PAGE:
Sunday, December 5
It’s Comet C/2021 A1 (Leonard)’s time to shine! Rising by 2 A.M. local time, your best bet for catching this comet until next week is in the few hours before sunrise, as it climbs higher in the southeastern sky in the constellation Boötes. This tiny ball of ice and dust currently sits less than 6.5° north of the constellation’s brightest star, magnitude –0.1 Arcturus. It’s also floating tonight just 7° east-southeast of the 6th-magnitude globular cluster M3, which lies just over the celestial border in Canes Venatici.

In the right pair of binoculars, you should be able to just capture both the comet and the cluster in the same field of view. Compare their appearance: M3 is about 18′ across, while 8th-magnitude Leonard should appear smaller, about 8′ wide.

Make sure to keep an eye on this comet as it skims southeast each morning: By the end of this week, Leonard is estimated to reach naked-eye brightness before quickly fading again back to 8th magnitude by the end of the year.

Sunrise: 7:07 A.M.
Sunset: 4:34 P.M.
Moonrise: 8:48 A.M.
Moonset: 5:56 P.M.
Moon Phase: Waxing crescent (3%)

Monday, December 6
Now moving away from the Sun, the Moon’s first stop is Venus: Our satellite sits less than 3.5° below the bright planet this evening. Just over 2.5 days old, the Moon is a delicate waxing crescent perfect for showing off earthshine. This phenomenon occurs when sunlight reflects off Earth, partly illuminating the portion of the Moon’s face still in shadow.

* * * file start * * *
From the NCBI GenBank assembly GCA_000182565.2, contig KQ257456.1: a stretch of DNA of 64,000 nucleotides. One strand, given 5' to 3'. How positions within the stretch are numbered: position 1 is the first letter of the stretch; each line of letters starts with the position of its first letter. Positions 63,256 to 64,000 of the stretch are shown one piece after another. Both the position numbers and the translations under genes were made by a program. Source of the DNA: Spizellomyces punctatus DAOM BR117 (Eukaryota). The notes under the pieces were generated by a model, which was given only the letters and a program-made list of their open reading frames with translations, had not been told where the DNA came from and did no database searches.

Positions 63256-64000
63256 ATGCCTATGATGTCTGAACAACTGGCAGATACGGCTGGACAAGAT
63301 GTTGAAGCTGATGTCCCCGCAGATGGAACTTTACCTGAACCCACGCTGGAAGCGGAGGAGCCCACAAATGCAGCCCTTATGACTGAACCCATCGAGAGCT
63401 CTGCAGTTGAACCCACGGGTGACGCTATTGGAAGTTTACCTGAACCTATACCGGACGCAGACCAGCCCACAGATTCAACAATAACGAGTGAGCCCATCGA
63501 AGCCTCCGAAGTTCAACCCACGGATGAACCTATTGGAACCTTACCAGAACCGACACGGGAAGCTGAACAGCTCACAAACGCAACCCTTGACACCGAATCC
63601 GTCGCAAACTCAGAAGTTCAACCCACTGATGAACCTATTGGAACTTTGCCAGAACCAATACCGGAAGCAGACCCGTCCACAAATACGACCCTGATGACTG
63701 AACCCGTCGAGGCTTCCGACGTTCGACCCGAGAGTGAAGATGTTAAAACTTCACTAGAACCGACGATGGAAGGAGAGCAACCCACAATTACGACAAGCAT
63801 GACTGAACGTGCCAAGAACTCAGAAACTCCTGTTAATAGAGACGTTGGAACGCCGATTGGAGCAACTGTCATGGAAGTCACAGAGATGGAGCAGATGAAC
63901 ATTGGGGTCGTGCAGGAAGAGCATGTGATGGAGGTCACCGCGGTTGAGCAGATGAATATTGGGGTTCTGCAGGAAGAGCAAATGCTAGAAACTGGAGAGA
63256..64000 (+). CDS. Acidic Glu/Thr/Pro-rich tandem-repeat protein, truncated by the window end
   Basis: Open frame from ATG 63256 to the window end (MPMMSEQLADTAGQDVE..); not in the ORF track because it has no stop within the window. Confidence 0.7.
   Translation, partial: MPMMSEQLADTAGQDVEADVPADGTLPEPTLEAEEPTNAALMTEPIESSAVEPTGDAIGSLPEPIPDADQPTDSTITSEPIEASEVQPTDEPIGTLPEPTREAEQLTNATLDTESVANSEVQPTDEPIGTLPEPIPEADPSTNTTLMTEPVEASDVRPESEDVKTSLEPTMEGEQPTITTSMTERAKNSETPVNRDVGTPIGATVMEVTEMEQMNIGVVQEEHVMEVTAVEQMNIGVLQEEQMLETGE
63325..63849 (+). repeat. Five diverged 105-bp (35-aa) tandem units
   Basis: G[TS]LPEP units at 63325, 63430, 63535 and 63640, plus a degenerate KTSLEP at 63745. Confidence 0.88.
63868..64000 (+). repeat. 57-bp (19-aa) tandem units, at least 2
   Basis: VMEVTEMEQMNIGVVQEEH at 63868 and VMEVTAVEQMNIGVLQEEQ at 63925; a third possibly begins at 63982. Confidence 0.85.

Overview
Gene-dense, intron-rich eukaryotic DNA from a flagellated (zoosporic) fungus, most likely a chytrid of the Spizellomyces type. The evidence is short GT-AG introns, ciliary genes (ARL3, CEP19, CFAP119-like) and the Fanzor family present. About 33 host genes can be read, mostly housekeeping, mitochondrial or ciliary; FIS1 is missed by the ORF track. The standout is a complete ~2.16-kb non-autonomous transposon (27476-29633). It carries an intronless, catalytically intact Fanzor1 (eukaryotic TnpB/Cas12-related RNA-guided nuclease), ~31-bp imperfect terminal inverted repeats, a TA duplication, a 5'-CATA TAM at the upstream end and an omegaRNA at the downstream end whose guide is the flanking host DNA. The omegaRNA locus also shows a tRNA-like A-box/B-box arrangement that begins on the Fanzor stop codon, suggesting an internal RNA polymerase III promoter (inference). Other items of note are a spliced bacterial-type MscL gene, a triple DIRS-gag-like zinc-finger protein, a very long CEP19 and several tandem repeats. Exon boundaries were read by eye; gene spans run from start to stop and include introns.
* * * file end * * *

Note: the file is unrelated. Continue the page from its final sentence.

The pair is located in Sagittarius, which lies in the direction of the Milky Way’s rich central bulge. There are plenty of deep-sky targets here, although the fading twilight and low altitude will make them a challenge. But nearby Aquarius hosts three Messier catalog entries to hunt down: globular clusters M2 and M72, as well as the strange object M73. Consisting of only four stars that astronomers don’t believe are physically related, this asterism lies about 1.5° east of M72.